PhD opportunities

Tribological modeling of light alloy cold strip rolling

Thesis proposal

Area of expertiseComputational mechanics and Materials
Doctoral SchoolDoctoral School for Fundamental and Applied Sciences
SupervisorM. Pierre MONTMITONNET
Co-supervisorMme Imene LAHOUIJ
Research unitCentre for material forming
Starting dateOctober 1st 2022
KeywordsCold rolling, tribology, numerical modeling, Thermal transfer, adhesion, lubricants and additives
AbstractCold rolling reduces strip thickness, improves its mechanical properties and controls its surface aspect. On the other hand, cold rolling is a process where tools (rolls) are the motor of the entrainment of the product, friction is therefore not allowed to be too low. To cope with these constraints, oils are chosen with a viscosity such that the interface works under the mixed lubrication regime. There is thus a hydrodynamic component, but also a chemical one, characteristic of boundary lubrication, their relative importance being proportional to the fractional real contact area.
The latter is a key output of a mixed lubrication regime model developed in the 1990s, coupled with a strip rolling model [1]. It determines the friction level (Fig. 1) but only through the “arbitrary” choice of a friction coefficient representing boundary contact zones. The objective of the present PhD is to eliminate this major limitation to the predictive character of the model.
Boundary friction depends critically on temperature since lubricant additives in Al cold rolling are of the polar kind, such as fatty alcohols and acids, which desorb beyond a critical temperature. This phenomenon is the main limitation of the reduction x velocity productivity factor. A boundary friction model must therefore include an efficient and precise mapping of temperature in the vicinity of the interface, on the strip as well as the roll sides.
Temperature growth and desorption of additives is on the other hand the triggering factor, for part of the light alloys, of adhesive transfer [2] which forms a thick layer of uncontrolled roughness on the rolls (Fig. 2), in turn inducing a major drift of friction which forbids stable rolling.
Interface temperature must be carefully controlled. A known solution is to use oil in water (O/W) emulsions as lubricants, as is done on certain light alloy rolling mills. It decreases temperature but also brings an oil starvation effect. It can help controlling the hydrodynamic component and improve surface aspect in certain cases, but it may alternatively drift towards under-lubrication in others. It is important to understand these effects to manipulate them adequately [3,4].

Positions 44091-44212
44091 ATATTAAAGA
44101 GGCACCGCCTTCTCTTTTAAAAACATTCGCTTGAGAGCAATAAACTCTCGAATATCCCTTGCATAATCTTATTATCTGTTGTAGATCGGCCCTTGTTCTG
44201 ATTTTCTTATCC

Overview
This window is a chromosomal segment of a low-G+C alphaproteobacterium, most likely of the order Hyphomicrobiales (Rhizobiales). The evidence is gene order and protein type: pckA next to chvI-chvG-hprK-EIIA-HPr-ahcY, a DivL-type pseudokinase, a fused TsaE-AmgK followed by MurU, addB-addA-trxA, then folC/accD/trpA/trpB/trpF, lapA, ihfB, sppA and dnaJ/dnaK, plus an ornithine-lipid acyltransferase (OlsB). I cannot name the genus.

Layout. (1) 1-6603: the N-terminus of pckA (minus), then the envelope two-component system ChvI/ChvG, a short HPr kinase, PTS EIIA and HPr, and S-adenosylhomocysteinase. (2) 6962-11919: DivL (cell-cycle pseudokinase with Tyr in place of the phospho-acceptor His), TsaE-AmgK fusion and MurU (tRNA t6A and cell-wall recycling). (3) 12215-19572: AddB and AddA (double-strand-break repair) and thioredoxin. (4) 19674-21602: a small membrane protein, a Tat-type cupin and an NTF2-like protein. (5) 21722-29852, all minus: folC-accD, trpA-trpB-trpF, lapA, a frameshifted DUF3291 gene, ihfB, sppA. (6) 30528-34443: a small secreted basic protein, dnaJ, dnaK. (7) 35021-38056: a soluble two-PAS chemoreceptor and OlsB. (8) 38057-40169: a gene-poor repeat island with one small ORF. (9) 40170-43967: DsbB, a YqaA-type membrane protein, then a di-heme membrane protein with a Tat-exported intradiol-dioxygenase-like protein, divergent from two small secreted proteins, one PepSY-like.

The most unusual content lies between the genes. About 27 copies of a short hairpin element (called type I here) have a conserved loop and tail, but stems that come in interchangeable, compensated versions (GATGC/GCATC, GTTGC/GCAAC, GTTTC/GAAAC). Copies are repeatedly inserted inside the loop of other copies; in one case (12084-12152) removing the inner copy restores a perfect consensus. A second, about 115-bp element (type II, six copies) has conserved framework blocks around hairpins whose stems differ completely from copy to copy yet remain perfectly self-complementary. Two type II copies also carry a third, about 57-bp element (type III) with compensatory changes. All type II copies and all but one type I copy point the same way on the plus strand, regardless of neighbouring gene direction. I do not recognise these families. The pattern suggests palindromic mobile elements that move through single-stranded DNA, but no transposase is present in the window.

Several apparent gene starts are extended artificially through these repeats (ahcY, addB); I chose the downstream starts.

The proposed work is at the crossroad of strip-roll system thermal transfer, metal-metal adhesion in lubricated contacts, lubrication theory and modeling in tribology. The practical goal for Constellium is to impart a better predictive capacity to its existing lubricated rolling model by importing those phenomena which condition friction values in boundary areas. The work program includes:

1) a thermal model of the strip – roll coupled system using the Finite Difference Method (FDM), knowing that strip plastic deformation is the main heat source friction, the contact surface friction a secondary but important one and that thermal transfer occurs under a high Péclet number, i.e. dominant advection. A particular attention will be devoted to validation thanks to laboratory pilot rolling mill experiments.

2) revisiting the lubrication model, its equations and workflow, for a better robustness and efficiency.

3) on the basis of the lubricant film thickness, of surface temperature and of a simple superficial material damage model, adhesive transfer will be analyzed as in [5], in terms of occurrence as well as resulting roughness. The latter will be used in relevant tribological models of friction between rough surfaces, to determine boundary friction whenever critical conditions are met for the formation of the adhesive transfer layer.

4) This set of models and their conclusions will be checked by laboratory tribometry, by pilot rolling mill experiments under carefully monitored thermal conditions, as well as by plant production data analysis.

Figure 1 : examples of results obtained by a coupled rolling – lubrication model: microscopic parameters on the left, macroscopic ones on the right (Stribeck ‘s curve and forward slip).
ProfileMechanics, Numerical modeling, Python language.
A first experience, theoretical or practical, in tribology and/or thermal transfer will be appreciated.
A motivation for experiments is necessary.
Rigor, dedication to a subject, aptitude to teamworking are important
Mastering of the English language is necessary (level B2 minimum)
FundingConvention CIFRE